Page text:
Bank of Japan

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Bank of Japan

 

central bank of issue of Japan. Established in 1882. It has a monopoly right to issue bank notes, is the banker of the government, and handles the cash execution of the budget and administration of the state debt. Bank of Japan bank notes have not been convertible into gold since December 1931. According to the law of 1942, a limit is imposed on their issue, and excesses are taxed. The Bank of Japan regulates interest rates on credit. Commercial banks are obligated (since 1957) to keep a certain proportion of their deposits in its accounts. The Bank of Japan performs the functions of a bankers’ bank, providing credit to banks by discounting promissory notes and by issuing loans. The bank invests large sums in bonds of joint-stock companies, thereby providing long-term credit. Jointly with the state monetary fund, the Bank of Japan at the beginning of 1969 owned currency reserves worth 1,046 billion yen ($2.9 billion), of which 12 percent was gold, and the rest, dollar holdings. In 1968 the Bank of Japan had 31 branches in Japan and a representative office in New York. Joint stock at the beginning of 1969 amounted to 100 million yen, of which 55 million yen belonged to the government. The remainder of the government’s deposits in the Bank of Japan totaled 74 billion yen, and investments by the Bank of Japan in state loan bonds totaled 1,434 billion yen. In the total balance at the beginning of 1969 of 4,669 billion yen, the issue of bank notes amounted to 4,042 billion yen; discounting, 340 billion yen; and loans to commercial banks, 1,223 billion yen. Deposits in bonds of joint-stock companies were 938 billion yen. On the bank’s credit side, gold totaled 31 billion yen and foreign exchange, 611 billion yen.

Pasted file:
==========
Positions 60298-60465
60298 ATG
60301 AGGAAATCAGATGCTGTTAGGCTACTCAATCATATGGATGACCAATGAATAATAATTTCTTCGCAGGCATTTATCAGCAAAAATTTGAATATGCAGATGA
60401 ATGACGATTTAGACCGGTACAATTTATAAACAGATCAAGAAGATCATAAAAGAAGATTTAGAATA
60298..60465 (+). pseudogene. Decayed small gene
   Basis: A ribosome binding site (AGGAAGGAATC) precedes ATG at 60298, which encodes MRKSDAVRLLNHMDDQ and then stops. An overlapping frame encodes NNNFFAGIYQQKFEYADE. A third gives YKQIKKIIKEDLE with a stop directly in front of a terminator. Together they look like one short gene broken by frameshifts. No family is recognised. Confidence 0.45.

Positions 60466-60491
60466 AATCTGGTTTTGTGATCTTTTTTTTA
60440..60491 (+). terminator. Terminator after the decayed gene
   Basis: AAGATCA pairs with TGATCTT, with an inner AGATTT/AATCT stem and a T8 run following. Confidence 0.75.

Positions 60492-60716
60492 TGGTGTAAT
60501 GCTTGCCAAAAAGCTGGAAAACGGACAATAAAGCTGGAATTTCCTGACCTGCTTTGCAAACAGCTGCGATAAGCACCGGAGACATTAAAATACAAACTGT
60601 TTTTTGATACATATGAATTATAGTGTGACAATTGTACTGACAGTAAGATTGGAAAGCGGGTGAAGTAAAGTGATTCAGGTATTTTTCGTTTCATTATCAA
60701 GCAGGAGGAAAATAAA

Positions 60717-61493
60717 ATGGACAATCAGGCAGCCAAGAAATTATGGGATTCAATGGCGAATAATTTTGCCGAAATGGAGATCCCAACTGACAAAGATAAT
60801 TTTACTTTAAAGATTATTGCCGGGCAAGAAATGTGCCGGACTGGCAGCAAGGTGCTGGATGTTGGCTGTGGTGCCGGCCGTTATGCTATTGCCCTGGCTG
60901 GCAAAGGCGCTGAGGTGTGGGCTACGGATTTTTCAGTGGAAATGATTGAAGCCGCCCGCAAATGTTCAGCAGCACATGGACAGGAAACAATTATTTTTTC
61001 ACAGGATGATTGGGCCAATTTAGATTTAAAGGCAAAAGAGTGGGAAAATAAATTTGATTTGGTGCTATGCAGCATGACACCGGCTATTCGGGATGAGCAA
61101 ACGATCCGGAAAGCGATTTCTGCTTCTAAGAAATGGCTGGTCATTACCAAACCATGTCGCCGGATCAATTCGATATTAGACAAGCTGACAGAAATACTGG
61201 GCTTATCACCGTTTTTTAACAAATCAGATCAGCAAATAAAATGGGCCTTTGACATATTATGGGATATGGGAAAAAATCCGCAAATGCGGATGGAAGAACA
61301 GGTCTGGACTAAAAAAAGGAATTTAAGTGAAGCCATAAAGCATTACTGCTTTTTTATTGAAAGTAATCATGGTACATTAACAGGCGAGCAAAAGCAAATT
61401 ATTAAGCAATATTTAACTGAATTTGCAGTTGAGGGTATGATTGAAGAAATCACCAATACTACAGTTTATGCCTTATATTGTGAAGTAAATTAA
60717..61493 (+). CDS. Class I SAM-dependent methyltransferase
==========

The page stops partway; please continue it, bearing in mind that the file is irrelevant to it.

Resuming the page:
M. IU. BORTNIK

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